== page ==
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US Navy veteran, wife are believed to be among Canada shooting victims

By SCOTT TURNER | Albuquerque (N.M.) Journal | Published: April 22, 2020

ALBUQUERQUE, N.M. (Tribune News Service) — A former Albuquerque couple appear to have been among the victims of a shooting rampage in a rural Nova Scotia community that has left at least 22 dead.

The home belonging to John Zahl and his wife, Joanne Thomas, was found burned following a rampage during the weekend in the town of Portapique, according to The Associated Press. Officials said the suspect, identified as Gabriel Wortman, 51, was shot and later died Sunday. It was Canada’s worst multiple shooting, and authorities are still searching for a motive.

Zahl retired from FedEx, and Thomas was a former University of New Mexico employee.

Gov. Michelle Lujan Grisham noted the deaths in a Twitter post. She said her prayers go out to the couple’s family and loved ones.

“Sadly, we’ve learned that two former New Mexicans are presumed victims of the recent Nova Scotia mass shooting,” Lujan Grisham said late Tuesday. “John Zahl and Elizabeth Joanne Thomas raised their family in Albuquerque before retiring to Joanne’s native Canada.”

Zahl’s daughter, Jennifer Zahl Bruland, told the Journal that Canadian authorities have not yet identified her father and stepmother as victims in the rampage, but she was expecting them to do so Wednesday.

“We’re just starting to process this,” she said. “The Royal Canadian Mounted Police has been very good to us. They’ve been staying in touch and keeping us informed.”

Justin Zahl, the couple’s grandson, frantically called police after he saw that his grandparents’ two-story log cabin had been set on fire, with their two cars in the driveway, according to AP. The news organization reported that Zahl had been told his grandparents’ bodies likely were in the ruins.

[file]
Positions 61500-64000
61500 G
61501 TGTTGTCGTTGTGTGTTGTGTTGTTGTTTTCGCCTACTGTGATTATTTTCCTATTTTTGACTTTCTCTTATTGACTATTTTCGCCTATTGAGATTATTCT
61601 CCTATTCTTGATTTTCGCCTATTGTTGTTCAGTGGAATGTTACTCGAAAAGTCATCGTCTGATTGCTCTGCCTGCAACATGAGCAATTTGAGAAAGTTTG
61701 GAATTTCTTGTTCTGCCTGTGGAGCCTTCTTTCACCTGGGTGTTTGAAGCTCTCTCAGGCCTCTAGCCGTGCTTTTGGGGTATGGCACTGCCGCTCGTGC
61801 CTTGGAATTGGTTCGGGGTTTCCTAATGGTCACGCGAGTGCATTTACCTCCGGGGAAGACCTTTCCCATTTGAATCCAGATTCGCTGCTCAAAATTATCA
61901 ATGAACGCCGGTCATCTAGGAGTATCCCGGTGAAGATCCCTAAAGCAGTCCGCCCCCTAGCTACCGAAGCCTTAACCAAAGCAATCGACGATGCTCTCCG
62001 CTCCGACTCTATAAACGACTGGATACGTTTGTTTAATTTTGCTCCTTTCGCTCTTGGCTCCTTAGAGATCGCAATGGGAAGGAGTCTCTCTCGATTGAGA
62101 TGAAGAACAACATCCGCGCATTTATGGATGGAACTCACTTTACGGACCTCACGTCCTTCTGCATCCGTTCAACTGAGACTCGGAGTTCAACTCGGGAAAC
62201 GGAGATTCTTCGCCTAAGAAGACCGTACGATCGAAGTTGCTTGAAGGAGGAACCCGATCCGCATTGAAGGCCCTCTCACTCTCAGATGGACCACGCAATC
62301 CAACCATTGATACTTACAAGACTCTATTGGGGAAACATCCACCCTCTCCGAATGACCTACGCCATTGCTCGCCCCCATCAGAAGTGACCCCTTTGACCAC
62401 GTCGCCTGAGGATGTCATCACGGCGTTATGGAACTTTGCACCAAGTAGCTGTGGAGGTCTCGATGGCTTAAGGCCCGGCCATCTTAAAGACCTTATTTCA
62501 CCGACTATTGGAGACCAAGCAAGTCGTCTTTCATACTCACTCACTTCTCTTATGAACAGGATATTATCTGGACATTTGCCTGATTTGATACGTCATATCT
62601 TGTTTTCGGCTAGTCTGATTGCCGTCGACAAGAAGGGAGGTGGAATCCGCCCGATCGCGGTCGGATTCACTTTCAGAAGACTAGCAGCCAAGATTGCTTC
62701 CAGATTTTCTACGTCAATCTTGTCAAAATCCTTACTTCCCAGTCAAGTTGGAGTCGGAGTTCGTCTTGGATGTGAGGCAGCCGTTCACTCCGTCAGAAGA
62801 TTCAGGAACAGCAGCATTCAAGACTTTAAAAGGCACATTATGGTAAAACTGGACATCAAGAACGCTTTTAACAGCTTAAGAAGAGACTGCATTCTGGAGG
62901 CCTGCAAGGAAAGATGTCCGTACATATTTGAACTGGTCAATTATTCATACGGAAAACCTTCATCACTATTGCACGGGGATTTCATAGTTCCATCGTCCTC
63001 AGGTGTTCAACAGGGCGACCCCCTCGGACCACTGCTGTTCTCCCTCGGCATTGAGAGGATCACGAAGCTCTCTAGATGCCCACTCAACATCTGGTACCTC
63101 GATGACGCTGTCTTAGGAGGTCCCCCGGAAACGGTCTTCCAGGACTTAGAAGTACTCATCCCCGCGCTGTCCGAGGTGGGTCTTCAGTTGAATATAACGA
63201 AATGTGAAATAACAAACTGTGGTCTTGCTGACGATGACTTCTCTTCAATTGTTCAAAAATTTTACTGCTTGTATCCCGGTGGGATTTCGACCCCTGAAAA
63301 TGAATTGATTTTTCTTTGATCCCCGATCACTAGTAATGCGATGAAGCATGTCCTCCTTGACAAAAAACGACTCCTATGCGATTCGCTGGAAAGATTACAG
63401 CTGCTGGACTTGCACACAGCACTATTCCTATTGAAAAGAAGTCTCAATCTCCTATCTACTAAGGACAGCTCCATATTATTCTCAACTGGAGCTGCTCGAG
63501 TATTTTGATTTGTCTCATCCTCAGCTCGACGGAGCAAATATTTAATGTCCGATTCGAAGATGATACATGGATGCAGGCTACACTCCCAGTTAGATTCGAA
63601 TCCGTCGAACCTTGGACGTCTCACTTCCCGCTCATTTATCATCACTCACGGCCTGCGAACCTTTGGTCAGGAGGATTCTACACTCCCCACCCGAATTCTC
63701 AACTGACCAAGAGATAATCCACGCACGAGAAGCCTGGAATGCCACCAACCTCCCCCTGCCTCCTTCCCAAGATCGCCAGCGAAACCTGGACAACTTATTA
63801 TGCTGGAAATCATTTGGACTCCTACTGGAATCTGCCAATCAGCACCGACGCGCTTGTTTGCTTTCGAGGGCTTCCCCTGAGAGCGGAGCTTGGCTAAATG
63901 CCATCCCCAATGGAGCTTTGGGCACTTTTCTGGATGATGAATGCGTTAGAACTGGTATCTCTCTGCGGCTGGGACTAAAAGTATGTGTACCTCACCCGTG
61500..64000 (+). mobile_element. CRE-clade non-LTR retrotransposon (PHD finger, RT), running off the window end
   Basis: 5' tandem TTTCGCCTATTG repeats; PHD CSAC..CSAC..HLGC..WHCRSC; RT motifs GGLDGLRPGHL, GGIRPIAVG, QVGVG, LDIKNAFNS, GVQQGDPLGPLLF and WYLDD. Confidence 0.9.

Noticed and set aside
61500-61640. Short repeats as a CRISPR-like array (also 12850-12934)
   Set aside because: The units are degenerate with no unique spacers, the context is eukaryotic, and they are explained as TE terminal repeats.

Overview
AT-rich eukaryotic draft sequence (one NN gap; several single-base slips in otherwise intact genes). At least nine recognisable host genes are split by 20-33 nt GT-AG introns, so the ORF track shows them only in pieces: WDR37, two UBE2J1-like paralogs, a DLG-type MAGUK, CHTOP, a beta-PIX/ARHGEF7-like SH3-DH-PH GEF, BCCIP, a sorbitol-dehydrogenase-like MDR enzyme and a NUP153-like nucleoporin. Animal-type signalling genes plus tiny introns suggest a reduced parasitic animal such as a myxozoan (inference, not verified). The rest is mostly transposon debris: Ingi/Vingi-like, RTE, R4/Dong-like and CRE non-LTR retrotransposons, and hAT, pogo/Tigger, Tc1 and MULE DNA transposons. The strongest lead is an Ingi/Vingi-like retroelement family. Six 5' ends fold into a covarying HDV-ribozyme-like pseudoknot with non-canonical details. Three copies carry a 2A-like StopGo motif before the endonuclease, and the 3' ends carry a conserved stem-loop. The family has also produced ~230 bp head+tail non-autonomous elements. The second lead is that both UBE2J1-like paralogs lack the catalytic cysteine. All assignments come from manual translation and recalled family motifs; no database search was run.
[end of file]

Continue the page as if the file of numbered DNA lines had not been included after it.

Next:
Bruland said her father and stepmother had lived in Albuquerque for 30 years and moved to Nova Scotia in 2017.

“They were very dear people and very involved in Albuquerque,” Gene Valdes, a friend of the couple, told the Journal. He said the couple visited him and his wife, Dorian Dodson, in Tucson in February and kept in constant contact.

“We were best friends for 50 years,” Valdes said. He said he knew something was wrong when the couple’s grandson, Justin, called Valdes and his wife after the rampage and asked them whether they heard from his grandparents.

“He called us at 4 a.m. Sunday and off and on after that,” Valdes said.

Valdes said Zahl, 69, and Thomas, 58, should have been on a cruise at the time of the shooting, but the COVID-19 pandemic forced a change in plans.

He said the two had fallen in love with Nova Scotia, calling it “idyllic,” despite the harsh winters.

“But they were talking about selling their house and moving back to the U.S.,” he said.

Valdes and Zahl had served in the U.S. Navy together. They were Russian translators.

He said Zahl and Thomas married in 1985 and settled in Albuquerque, where Zahl worked for FedEx and later worked part time for Albuquerque Public Schools. He also coached soccer.

Thomas, a Canadian citizen, worked at Eye Associates, the University of New Mexico and Health Care Service Corp. before she retired.

“They were very active in a local Presbyterian church where John was an elder,” Valdes said. Even though they joined a church in Nova Scotia, he said they still watched a livestream of church services in Albuquerque.

“I was talking to them on Easter,” his daughter said. “They were watching the livestream then, and had to get off the phone. They had a Zoom meeting with some of their friends.”

She called her father and stepmother “genuine people.”

“If they asked you how you were, they meant it,” Bruland said. “They cared about their friends in New Mexico.”

She said the family hopes people will remember them for “their kindness, laughter and joy,” instead of the tragedy.

She said her father had four children, another daughter, Sarah Zahl, and sons Andrew and Daniel. The couple raised two grandsons, Riley, who lives in Albuquerque, and Justin, who lives in Nova Scotia.

©2020 the Albuquerque Journal (Albuquerque, N.M.)
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